- Cross-cut shred everything containing sensitive information before throwing away. This should make sensitive information unusable by a thief.
Review Cyber Security Reports Regularly
- Review reports for inaccuracies that may be indications of identity theft:
- Obtain and review copies of your credit reports from the three national Credit Reporting Agencie (CRAs)—Equifax, Experian and TransUnion—aka: the credit bureaus at least annually.
To obtain a free report (once every twelve months from each of the three CRAs as mandated by federal law) use the Annual Credit Report Request Service by visiting www.annualcreditreport.com or calling 877-322-8228.
- Review your annual earnings statement from the Social Security Administration (SSA) to determine if anyone has been working using your SSN. To request your Social Security statement online, visit the Social Security Administration website.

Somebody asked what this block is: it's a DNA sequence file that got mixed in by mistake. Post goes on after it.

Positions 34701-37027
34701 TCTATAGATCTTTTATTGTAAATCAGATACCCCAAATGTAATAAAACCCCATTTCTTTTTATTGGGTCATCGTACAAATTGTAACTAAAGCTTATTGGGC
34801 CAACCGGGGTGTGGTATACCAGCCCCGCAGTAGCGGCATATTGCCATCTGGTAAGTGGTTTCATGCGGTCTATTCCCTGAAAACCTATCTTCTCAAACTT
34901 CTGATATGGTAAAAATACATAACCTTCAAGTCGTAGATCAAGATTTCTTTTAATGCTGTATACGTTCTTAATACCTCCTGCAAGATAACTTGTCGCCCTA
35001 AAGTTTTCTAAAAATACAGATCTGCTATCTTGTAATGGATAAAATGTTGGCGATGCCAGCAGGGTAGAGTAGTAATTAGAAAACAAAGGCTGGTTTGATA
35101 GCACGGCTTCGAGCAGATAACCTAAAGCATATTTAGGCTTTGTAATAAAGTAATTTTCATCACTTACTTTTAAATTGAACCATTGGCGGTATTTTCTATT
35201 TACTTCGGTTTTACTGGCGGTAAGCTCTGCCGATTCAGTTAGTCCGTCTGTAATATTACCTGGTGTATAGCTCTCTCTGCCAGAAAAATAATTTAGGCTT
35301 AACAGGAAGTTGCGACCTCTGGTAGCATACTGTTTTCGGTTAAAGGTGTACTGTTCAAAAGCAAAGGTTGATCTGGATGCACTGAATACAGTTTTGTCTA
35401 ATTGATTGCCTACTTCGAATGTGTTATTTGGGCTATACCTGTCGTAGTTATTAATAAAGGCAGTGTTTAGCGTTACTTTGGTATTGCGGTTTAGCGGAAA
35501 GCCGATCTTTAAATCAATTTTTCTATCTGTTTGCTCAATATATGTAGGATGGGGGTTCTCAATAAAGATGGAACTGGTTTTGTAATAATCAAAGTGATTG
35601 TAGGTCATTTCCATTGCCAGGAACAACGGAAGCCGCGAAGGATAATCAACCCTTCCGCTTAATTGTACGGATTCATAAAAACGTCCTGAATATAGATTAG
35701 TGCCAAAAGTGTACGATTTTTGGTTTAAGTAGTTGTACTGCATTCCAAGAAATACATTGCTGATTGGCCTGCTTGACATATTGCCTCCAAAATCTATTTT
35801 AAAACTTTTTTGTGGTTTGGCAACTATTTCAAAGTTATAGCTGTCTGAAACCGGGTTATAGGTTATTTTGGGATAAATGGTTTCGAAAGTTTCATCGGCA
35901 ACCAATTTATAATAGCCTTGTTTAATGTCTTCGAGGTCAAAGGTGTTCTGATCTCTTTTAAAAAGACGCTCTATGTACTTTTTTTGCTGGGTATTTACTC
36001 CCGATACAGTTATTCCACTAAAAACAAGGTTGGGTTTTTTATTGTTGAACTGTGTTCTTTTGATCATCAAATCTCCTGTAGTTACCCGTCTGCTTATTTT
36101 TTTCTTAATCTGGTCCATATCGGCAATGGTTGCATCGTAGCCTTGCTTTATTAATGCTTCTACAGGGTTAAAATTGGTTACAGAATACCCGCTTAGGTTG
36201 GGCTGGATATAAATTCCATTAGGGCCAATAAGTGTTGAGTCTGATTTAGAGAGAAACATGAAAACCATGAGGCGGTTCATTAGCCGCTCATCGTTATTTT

- Carefully review explanation of benefits statements provided by medical insurers.
- Be Secure in Social Networking Sites
- Use social networking sites carefully. Fully explore and activate the security features each site offers.
- Once Online – Always Online
- Don't reveal too much about yourself on the internet, whether through text or photos. Practice prudent posting, as web postings and social networking sites are libraries of PII for identity theft perpetrators. Much of what you post online is there forever.
- Protect Your Computer
- Use computer security software and keep the security definitions up-to-date. This means when you get a notice to patch or upgrade your definitions do not wait. The bad guys look for those who haven't updated their systems as a way to exploit your network and databases.
- Avoid Simple Passwords
- Place complex passwords on your credit card, bank, and phone accounts and all online accounts (email, social networking sites, etc.). Use a combination of at least 8 numbers and characters (i.e., pGa20!o7&).
- Don't Get Caught by "Phishers"